Several members of the latter group attacked and beat down the aggressor and that lead to retaliation by members of the aggressor’s ethnic group.

 

FIASCO RESPONSE:  The staff who responded got medical attention for the aggressor who received minor injuries, and then escorted him and four of his attackers down the walkway toward the medical department and segregated housing unit.

 

I sat at a table near where the ethnic group of the four attackers often sat.  After the incident in the Tray Room, I went to the opposite side of the chow hall and saw those escorted out the rear door of the Tray Room.  I returned to the other side and let my peers know of the events racial nature.  Then myself and most other non-participants moved out of the area to get out of the way of what was sure to follow.

 

Upon leaving with the offenders, staff locked the chow hall doors with approximately 150-200 inmates left alone inside with one food service staff member.  After 5-to-8 minutes of the racial situation brewing, the aggressor’s ethnic group attacked anyone who looked like they may have been of the other ethnic group, thus creating a racial riot inside the chow hall.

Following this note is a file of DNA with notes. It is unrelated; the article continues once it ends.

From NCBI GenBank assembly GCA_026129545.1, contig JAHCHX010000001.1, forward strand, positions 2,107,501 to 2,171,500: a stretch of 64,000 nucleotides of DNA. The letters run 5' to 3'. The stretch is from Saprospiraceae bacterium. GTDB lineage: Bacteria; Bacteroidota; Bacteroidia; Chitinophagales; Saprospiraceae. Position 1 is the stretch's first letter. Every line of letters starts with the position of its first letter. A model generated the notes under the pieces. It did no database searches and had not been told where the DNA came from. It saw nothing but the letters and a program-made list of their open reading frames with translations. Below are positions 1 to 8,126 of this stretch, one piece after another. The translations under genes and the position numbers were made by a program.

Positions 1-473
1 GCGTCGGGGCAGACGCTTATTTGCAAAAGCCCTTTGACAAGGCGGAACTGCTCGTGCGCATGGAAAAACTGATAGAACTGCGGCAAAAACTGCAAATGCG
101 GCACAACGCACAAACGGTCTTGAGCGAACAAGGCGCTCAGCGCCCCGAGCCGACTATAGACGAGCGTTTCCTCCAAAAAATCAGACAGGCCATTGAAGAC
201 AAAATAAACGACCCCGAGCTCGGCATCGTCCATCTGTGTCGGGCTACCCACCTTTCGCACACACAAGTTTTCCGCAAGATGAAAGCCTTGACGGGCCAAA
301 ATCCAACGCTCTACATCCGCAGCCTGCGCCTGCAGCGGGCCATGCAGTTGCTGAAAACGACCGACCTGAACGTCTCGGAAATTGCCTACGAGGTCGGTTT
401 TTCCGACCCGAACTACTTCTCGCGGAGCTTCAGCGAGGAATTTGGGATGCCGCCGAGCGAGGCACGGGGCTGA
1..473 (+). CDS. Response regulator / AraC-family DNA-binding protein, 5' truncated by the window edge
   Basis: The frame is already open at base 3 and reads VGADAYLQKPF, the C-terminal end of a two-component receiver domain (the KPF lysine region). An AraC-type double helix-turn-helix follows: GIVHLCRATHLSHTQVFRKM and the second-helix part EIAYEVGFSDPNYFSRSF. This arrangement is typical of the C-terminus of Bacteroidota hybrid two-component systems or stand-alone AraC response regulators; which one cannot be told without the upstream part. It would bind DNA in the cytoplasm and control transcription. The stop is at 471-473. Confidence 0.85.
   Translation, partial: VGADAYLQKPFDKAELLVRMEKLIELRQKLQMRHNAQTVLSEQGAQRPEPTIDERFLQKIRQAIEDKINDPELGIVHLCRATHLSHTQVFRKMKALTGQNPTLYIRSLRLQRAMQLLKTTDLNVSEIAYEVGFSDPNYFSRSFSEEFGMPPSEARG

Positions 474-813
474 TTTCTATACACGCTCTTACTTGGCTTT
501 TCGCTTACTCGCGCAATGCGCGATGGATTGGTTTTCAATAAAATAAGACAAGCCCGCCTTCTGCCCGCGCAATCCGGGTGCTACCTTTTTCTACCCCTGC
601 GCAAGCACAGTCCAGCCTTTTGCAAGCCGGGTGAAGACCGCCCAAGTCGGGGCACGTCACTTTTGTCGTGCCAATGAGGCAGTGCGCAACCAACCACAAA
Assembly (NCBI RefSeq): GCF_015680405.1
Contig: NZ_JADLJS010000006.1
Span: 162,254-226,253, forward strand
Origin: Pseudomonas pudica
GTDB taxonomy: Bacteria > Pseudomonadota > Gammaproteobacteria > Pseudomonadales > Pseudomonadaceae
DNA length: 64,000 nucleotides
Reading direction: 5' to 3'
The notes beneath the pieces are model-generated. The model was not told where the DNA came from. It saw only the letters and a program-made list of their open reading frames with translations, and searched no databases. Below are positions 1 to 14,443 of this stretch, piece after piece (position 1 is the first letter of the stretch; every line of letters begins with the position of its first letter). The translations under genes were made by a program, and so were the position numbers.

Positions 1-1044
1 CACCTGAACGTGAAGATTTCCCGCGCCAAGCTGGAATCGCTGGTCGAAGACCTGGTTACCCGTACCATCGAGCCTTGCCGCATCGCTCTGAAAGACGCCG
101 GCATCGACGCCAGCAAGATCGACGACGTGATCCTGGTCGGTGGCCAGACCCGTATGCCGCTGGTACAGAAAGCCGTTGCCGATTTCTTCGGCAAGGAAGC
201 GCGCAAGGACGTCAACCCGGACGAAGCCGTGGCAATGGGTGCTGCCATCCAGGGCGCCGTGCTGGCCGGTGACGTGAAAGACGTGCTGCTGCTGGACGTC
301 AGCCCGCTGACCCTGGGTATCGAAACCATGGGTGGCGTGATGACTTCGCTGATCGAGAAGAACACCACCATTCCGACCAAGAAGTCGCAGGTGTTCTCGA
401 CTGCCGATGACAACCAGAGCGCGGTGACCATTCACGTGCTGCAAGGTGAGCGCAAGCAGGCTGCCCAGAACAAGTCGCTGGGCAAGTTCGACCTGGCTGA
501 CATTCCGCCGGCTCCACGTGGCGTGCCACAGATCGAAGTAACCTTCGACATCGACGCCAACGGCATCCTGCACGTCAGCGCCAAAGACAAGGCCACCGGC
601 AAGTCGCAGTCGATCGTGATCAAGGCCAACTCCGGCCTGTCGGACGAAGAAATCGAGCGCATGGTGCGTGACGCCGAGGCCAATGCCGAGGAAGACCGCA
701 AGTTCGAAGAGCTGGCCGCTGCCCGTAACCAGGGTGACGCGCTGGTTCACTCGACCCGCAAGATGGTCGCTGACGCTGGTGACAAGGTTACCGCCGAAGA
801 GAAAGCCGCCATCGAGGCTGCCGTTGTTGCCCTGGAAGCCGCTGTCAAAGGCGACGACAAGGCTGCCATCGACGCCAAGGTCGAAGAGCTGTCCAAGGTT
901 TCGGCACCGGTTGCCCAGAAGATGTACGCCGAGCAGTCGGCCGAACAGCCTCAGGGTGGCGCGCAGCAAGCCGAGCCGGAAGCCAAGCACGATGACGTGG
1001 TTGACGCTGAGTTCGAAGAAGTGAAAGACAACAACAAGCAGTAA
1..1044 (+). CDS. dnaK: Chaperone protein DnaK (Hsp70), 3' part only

For approximately 3-4 minutes, food trays soared across the chow hall, injuring those hit; weapons of various types were used to batter opponents; fists and feet used where possible.

 

The food service staff member ran and locked himself in an office inside the chow hall.  I suspect he radioed for assistance, but I never saw him come out of his hiding spot into the Battle Zone, evidence of being a true coward.

 

According to what an associate who stayed in the Battle Zone, one staff member came in through the rear door of the Tray Room, ran in and began spraying all aggressors with Pepper Spray.

 

Two staff members made the wrong turn and came to the non-participant side.  One pointed a camera at us and said, “Get on the ground.”  And then later, “Turn and face the wall.”

 

I knelt down on one knee but did not turn to face the wall.  An injured Hispanic participant had came from the Battle Zone with blood running down his head from different angles and dripped blood on the floor in front of me.  The violence was still in progress twenty-five feet away: I knew not to expose myself to flying trays by turning around when the two dummies did not even notice that those of us standing against the wall were docile.

 

The other staff member who made the wrong turn, used profanity directed toward one man and threatened to spray him with pepper spray.  During this time, you could hear inmates attempting to rip pipes from their fixtures to use as weapons in the Battle Zone, while those two knuckleheads wasted time messing with us.